Inauguration Anniversary: KMT struggling to stay relevant in changing politics


Sat, May 20, 2017 - Page 3

The Chinese Nationalist Party (KMT) dominated Taiwan for decades with its wealth and an iron fist — but it is now battling to keep a foothold in the nation’s shifting political landscape.

Founded by Republic of China founder Sun Yat-sen (孫逸仙) and later led by Chiang Kai-shek (蔣介石), the KMT is at its lowest ebb in its more than 100-year history as it prepares to select a new leader today.

Cultivating warmer relations with rival Beijing backfired with a skeptical public that is increasingly embracing an independent Taiwanese identity.

As a result, the KMT lost the presidency last year and, for the first time, its control of the legislature.

It vowed to reform, but has since been riven by infighting and targeted by a government probe into its extensive assets, which has seen its accounts frozen and hundreds of jobs axed.

While it is still the main opposition party, analysts say it is struggling to find direction.

“The demographic shifts in Taiwan do not bode well for the KMT,” said Timothy Rich, an assistant professor of political science at Western Kentucky University.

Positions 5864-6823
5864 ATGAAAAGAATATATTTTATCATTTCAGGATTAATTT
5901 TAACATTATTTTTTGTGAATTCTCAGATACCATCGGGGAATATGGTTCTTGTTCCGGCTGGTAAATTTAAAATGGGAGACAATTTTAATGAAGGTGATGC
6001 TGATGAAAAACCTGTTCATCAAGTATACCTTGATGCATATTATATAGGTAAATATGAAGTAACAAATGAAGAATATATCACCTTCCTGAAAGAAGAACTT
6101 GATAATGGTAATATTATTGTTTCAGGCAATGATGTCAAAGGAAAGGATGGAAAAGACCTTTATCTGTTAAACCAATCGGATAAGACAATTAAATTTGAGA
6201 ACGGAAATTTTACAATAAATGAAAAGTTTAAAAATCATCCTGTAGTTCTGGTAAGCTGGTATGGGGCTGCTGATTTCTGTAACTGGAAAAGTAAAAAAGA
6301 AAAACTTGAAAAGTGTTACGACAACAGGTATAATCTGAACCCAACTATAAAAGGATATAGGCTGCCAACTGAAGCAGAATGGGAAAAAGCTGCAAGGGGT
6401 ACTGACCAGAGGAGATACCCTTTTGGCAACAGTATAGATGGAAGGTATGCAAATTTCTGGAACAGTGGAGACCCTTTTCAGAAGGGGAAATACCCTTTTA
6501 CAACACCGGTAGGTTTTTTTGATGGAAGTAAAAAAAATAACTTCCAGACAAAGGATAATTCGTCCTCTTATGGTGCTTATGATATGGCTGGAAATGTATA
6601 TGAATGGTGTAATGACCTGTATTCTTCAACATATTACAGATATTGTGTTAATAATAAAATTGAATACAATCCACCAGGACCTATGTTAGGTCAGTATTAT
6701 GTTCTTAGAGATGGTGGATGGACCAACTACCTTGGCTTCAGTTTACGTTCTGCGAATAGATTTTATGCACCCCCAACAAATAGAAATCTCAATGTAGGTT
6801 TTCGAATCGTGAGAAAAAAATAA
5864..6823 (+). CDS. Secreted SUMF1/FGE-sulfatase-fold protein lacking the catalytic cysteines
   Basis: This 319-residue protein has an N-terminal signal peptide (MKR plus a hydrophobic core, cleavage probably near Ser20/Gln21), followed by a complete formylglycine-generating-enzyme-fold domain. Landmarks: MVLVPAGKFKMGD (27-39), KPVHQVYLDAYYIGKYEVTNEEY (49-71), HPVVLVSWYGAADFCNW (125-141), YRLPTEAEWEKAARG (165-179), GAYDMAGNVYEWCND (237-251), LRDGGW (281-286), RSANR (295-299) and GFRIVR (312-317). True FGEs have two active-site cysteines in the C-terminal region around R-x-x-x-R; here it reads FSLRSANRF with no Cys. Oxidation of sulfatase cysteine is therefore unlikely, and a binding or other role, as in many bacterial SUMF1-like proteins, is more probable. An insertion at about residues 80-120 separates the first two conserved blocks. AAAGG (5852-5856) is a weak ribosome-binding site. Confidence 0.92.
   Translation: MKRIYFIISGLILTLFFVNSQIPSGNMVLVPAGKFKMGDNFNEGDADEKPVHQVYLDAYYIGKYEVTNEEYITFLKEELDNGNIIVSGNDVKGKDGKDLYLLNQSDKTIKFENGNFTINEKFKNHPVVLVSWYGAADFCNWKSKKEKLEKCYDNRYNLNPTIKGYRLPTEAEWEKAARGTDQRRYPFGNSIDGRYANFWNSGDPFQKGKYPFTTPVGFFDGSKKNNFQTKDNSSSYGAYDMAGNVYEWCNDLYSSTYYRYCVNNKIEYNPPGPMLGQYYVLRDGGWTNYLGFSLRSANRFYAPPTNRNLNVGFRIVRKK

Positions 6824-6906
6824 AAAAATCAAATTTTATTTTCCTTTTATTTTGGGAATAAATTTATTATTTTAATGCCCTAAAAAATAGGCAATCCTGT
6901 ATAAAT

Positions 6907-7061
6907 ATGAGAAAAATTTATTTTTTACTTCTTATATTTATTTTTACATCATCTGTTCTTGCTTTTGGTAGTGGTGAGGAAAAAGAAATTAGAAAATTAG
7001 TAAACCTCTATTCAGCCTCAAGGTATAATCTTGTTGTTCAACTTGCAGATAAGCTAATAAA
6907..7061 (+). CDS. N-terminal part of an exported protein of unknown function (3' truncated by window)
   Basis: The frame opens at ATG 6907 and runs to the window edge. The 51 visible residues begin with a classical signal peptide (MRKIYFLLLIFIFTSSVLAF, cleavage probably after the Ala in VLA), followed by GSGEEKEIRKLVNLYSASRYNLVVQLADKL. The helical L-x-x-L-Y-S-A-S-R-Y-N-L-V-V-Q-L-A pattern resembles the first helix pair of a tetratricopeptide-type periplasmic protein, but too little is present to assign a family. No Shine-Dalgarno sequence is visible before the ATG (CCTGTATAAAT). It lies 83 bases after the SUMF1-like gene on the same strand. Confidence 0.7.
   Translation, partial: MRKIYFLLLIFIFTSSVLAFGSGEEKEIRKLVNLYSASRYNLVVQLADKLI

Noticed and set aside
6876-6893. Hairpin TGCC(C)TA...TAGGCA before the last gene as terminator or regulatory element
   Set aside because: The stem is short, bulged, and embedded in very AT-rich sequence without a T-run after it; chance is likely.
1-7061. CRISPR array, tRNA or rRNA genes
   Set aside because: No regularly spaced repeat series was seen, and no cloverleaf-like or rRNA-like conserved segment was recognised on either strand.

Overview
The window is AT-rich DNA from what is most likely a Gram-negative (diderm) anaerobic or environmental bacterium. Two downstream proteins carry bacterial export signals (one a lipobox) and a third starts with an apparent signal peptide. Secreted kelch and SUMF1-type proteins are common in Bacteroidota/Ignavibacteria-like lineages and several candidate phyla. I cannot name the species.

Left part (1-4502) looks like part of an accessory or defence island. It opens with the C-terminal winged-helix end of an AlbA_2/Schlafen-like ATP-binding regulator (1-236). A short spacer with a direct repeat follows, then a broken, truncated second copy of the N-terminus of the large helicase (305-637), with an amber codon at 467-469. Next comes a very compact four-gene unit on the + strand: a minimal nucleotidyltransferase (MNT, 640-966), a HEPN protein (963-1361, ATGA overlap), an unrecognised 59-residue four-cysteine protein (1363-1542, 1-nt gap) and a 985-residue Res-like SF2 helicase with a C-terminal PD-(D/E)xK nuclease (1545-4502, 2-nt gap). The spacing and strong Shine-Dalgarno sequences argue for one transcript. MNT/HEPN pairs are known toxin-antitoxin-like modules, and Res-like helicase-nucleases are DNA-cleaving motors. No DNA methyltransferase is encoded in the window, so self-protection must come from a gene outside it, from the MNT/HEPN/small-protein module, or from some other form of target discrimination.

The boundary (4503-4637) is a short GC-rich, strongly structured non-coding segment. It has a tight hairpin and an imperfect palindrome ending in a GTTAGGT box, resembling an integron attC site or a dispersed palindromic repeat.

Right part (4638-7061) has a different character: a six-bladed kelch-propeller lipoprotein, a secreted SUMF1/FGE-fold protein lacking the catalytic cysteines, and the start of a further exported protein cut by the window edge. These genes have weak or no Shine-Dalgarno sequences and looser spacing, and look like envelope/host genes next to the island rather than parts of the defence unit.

More Taiwanese are opposed to eventual unification with China, Rich said.

As relations deteriorate rapidly between Beijing and President Tsai Ing-wen (蔡英文) of the Democratic Progressive Party, some in the KMT hope that cross-strait ties will remain a trump card — but others disagree.

“The KMT still believes its China card gives it an upper hand, but we can see from last year’s elections that is not the case anymore,” National Taiwan Normal University political science professor Fan Shih-ping (范世平) said.

“If your only hand is no longer working, what market do you still have in Taiwan?” Fan said.

Now, even Beijing is turning its back on the KMT, he said.

“The [Chinese] Communist Party is very pragmatic. It only wants to deal with people with influence and power,” he said.

KMT Legislator Chiang Wan-an (蔣萬安), a US-educated former lawyer, won his first legislative seat for the party last year.

Chiang said his party needs to become more transparent and receptive to the younger generation.

“We need to broaden our vision,” he said.

However, the six candidates running for party chair are very much the old guard. They include straight-talking KMT Chairwoman Hung Hsiu-chu (洪秀柱), who is pro-unification.

Analysts said she would marginalize the party even further if she won again.